Know that material things cannot make you happy, but these things can: being grateful and giving thanks; savouring simple pleasures; forgiving yourself and others; loving kindness towards yourself and others; maintaining intimate relationships with family and friends and prioritising their happiness; exercise and healthy living; having a purpose; being passionate; serving others; losing yourself in whatever you're doing.
Having lots of money, driving a fancy car, owning a large house; many people assume that these things denote a successful, happy existence. However, when you lack love it becomes apparent that material things have little meaning. Will your stuff console you when you are sick or dying?
You'll probably be happier and less stressed if you work less. More free hours could mean more time for family, friends, play and the things you enjoy. Materialistic people incur heavy penalties in pursuit of their goals. The more materialistic you are the harder you have to work and the more indebted you're likely to be.
The happiest people seldom judge themselves by what others achieve or own.
Many couples are so worn out from working at high-stress jobs (so they can afford a nice house or fancy car) that they no longer have energy to bond. Life is materially comfortable, yet unsatisfying and exhausting.
Striving to be rich (or to own a particular house or drive a particular car) is not a goal that will lead to happiness. How rich is rich enough? There is always some product that you don't yet own or more money to make. These are goals that seem impossible to achieve; you keep on needing more. Rather strive for spiritual goals - like being a good friend - which satisfy permanently when achieved.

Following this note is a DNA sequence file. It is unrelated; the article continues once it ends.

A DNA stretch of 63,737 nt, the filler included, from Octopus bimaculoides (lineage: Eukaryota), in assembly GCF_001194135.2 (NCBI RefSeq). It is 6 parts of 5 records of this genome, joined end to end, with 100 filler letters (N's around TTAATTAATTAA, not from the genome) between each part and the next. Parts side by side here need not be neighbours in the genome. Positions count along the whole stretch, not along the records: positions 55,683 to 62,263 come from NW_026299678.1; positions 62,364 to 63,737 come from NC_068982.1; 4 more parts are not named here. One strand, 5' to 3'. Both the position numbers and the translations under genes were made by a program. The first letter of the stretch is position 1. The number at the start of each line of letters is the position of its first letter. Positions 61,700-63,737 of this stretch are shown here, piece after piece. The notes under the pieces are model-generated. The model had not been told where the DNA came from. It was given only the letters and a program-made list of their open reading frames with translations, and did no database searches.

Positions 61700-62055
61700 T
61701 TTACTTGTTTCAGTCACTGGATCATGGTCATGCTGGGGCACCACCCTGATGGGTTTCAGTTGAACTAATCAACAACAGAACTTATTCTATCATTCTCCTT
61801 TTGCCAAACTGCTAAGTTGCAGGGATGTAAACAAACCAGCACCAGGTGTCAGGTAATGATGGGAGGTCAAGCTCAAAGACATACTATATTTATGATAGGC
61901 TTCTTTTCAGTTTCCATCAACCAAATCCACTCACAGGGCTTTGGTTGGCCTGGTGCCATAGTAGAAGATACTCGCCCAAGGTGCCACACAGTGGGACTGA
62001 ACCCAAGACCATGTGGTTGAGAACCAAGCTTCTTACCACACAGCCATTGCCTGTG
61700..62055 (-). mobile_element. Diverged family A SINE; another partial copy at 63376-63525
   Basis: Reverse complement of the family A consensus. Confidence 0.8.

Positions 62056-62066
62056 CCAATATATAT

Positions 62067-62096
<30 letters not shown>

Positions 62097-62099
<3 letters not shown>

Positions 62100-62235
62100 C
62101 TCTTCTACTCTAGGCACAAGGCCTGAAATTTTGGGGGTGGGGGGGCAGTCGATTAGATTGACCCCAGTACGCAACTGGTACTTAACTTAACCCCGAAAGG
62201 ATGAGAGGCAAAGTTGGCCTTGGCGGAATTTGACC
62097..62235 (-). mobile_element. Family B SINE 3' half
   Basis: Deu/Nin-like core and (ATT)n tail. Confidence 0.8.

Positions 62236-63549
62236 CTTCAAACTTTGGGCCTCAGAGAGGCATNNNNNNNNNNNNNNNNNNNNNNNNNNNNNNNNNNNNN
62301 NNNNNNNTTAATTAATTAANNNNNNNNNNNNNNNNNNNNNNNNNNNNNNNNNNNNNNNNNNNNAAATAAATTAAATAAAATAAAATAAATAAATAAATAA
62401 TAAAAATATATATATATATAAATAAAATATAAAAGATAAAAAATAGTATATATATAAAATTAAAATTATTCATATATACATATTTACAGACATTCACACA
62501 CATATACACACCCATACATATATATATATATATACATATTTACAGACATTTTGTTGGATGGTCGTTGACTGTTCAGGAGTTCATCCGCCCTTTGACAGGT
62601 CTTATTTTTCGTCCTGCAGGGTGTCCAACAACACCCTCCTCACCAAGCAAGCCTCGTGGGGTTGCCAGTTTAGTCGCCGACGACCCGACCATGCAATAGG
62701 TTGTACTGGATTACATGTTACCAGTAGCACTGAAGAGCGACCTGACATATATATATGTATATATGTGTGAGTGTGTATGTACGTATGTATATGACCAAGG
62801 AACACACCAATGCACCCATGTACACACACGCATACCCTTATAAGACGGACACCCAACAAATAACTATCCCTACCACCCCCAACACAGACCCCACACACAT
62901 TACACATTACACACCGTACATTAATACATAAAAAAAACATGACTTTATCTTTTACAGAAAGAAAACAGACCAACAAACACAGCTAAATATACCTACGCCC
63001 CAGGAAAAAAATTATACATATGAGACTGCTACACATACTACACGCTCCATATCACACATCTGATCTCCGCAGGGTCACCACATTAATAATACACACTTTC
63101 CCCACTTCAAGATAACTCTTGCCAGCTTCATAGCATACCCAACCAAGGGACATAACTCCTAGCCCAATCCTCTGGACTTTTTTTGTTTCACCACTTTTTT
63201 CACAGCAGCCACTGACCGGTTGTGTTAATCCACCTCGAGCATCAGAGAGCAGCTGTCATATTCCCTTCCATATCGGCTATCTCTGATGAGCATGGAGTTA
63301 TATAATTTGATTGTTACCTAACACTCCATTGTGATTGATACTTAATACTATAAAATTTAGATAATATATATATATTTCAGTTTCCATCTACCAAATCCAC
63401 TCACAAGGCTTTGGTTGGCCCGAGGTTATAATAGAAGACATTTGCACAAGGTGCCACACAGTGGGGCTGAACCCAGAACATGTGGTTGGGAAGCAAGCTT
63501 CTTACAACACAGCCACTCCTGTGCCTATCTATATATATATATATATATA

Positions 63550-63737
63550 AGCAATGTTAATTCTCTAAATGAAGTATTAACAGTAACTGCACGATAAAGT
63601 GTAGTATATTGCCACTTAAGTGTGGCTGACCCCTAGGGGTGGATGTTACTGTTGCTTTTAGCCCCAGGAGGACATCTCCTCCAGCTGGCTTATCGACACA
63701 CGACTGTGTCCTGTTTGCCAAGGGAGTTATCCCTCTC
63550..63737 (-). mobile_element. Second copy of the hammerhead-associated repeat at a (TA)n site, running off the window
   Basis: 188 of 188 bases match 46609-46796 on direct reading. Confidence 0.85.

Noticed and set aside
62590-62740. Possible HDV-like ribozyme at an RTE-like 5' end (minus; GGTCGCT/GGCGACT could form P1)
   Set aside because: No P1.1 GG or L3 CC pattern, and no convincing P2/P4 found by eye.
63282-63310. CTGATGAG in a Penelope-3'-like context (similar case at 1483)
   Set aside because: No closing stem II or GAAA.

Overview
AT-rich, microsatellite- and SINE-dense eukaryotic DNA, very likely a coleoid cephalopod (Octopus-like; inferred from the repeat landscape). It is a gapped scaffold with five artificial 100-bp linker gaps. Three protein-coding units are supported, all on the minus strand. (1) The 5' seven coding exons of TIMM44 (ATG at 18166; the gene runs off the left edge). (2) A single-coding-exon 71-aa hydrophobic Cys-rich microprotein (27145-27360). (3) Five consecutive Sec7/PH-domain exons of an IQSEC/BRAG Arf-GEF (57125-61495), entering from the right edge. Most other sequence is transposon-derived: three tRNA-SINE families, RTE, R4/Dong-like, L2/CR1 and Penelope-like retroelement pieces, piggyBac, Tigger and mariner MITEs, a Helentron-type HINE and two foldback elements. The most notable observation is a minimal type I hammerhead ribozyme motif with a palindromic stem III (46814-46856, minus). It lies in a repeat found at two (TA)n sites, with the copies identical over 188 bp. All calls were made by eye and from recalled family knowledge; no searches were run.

Before Silicon Graphics (his first company) Jim Clark, the founder of Netscape (his second), said a fortune of US$10-million would make him happy. Before he founded Netscape he was quoted as saying that once he had $100-million he'd have enough to be happy. Before Healtheon (company number three) he desired $1-billion. He recently told author Michael Lewis, "Once I have more money than Larry Ellison, I'll be satisfied." Ellison, the founder Oracle, is worth $13-billion.
Advertisers deliberately create feelings of inadequacy; we possess what we don't want and want what we don't have. They don't merely take advantage of unhappiness, but actively try to cultivate it. They present products in an unreal, completely distorted way so as to make them seem essential and capable of making us happy.
It's unlikely that chasing money per se can be satisfying. Rather focus on doing what you enjoy and what makes you happy. You're more likely to be successful in your job if money is not the objective.
To give up pretentions - to relinquish the race to keep with your neighbours - is a glorious, blessed relief.